Many people think that carrots are difficult to grow, and relatively speaking they can be harder than other common vegetables. But the taste of home grown carrots is worth the effort. A few simple tips should see you on your way to success with growing carrots in no time.
The number one rule with growing carrots is to sow directly into the soil. Some garden centers will sell you punnets of carrots to plant out, but carrots (like other root crops) don't transplant well. Disturbing the roots during transplanting will give you deformed carrots that are impossible to peel.
Be sure to prepare the soil well, and take extra care to remove any lumps and stones. If necessary, sift the top layer of soil before planting. You will find plans for a simple soil sieve on our downloads page.
Growing carrots can be fiddly because you need to thin them up to two times after planting. However, if you follow the techniques I describe, you should be able to get away with thinning them only once.
Tip: carrot seed is very fine and can be hard to spread evenly. To avoid having you carrots come up in clumps, follow this process when planting:
The quantities above should be enough for a row of carrots about a metre (3 feet) long.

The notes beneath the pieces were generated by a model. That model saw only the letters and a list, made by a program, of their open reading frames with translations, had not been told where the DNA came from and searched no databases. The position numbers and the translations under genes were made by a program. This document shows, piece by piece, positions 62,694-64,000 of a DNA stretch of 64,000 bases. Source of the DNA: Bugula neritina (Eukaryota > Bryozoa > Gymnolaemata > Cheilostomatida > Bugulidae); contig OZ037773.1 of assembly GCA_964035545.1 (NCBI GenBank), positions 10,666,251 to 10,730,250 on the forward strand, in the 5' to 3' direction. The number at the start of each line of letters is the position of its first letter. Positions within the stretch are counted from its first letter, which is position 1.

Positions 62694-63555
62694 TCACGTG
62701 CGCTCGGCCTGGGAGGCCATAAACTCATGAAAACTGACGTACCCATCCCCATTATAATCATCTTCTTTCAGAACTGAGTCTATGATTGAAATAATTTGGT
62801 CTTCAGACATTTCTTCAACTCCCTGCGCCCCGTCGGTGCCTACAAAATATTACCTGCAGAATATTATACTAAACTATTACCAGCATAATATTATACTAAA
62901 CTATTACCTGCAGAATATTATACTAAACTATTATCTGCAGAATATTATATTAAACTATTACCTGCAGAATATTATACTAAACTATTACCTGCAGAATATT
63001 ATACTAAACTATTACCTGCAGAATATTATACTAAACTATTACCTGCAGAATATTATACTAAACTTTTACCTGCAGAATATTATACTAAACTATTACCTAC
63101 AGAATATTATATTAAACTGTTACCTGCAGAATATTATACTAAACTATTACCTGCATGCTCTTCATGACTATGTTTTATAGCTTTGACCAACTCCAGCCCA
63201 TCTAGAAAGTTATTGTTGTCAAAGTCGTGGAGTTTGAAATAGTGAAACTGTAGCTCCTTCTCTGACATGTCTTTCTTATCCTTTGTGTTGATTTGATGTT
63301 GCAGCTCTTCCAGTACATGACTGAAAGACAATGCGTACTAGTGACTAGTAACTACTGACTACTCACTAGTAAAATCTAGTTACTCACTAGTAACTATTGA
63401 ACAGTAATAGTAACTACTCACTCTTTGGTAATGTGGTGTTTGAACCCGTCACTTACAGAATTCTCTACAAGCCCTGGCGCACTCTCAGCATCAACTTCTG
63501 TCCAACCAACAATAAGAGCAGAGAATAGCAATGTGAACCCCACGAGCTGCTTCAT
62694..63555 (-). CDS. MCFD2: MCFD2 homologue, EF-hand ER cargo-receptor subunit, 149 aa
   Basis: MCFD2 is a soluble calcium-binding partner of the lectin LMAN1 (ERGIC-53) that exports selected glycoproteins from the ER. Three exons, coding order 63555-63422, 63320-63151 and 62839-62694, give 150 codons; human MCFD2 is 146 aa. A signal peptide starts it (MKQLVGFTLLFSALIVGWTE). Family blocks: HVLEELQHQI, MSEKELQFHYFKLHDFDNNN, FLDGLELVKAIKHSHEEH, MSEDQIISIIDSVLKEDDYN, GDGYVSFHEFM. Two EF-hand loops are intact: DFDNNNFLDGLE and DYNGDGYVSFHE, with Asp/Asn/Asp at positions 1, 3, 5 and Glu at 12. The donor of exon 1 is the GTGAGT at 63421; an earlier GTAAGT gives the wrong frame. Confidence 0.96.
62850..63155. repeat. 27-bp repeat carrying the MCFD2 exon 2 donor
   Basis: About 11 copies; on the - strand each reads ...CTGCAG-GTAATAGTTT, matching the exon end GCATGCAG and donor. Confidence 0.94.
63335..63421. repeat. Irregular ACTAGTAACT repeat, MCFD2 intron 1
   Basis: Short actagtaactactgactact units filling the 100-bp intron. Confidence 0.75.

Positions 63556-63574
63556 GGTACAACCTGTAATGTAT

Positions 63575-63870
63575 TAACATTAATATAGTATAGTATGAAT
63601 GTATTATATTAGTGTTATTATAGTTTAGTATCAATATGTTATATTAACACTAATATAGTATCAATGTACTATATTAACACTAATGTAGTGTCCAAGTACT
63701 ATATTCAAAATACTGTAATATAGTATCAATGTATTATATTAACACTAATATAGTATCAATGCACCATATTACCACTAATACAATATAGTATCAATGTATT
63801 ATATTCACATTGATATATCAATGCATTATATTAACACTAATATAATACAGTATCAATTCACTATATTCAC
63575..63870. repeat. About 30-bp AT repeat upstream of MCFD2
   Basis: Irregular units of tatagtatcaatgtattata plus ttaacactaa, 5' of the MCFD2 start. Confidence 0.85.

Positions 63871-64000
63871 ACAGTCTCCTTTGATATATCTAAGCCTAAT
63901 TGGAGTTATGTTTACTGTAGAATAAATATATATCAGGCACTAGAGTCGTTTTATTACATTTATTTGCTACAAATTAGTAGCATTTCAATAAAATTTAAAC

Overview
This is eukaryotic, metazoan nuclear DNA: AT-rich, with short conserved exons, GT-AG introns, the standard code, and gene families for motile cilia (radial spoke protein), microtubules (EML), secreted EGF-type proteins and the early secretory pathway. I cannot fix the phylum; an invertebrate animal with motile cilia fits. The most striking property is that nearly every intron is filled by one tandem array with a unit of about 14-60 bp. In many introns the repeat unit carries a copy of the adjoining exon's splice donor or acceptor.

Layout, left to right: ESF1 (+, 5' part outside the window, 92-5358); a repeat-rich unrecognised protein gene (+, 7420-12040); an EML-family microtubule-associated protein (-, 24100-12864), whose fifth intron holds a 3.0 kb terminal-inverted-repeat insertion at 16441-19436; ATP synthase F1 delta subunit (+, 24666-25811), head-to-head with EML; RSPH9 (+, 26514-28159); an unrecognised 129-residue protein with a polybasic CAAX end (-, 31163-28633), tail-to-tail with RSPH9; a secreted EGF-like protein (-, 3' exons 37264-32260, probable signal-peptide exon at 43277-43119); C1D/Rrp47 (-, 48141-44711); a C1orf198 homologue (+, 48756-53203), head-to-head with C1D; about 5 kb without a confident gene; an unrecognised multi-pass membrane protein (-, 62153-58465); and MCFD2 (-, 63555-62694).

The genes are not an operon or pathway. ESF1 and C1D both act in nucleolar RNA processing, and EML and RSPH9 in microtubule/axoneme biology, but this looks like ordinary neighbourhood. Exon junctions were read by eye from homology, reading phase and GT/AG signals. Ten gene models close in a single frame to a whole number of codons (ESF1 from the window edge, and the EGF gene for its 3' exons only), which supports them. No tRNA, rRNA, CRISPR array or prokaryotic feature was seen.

If you are planning more than one row, standard row spacing is about 20cm (8 inches) apart. However, I find you can do double rows. To make a double row space two rows as close as 8cm (3 inches) apart. You can plant multiple rows in groups like this, with a 20cm (8 inch) gap between every seccond row.
Make sure the soil dosen't dry out while you are waiting for the seeds to sprout.
When carrots are about 2cm (just under 1 inch) high, pull out extra plants until no young carrot plant is closer than 3cm (1 inch) from its nearest neighbour. Try and choose the weakest looking plants to pull out first and then work your way up so that the healthiest plants are left to mature.
If you followed the planting procedure described above, your carrots shouldn't have come up too thickly. Having your young plants too close together makes thinning much more difficult. Use less seed next time or spread more thinly if you have this problem.
Depending on the season and the size you are aiming for, carrots may be ready to harvest in as little as 2-3 months. Pull out a healthy looking plant from the end of the row and if it is too small then wait a week or two and try again. Don't waste this carrot though, as it will be edible no matter how small it is.
Don't be disappointed if your carrots have lots of leafy growth but not much under the ground. This result can be a sign of too much manure, but big leaves are usually followed by good sized carrots within a few weeks.
Pull up your carrots as needed, and leave the rest in the ground. Carrots will keep well in the ground during winter, but use before the following summer as they may go to seed and become woody.
The row of carrots in the photo is about three months old. I have pulled out the one in the foreground. These ones turned out quite short and fat, which could have been because I didn't go deep enough when preparing the soil. They still tasted great though.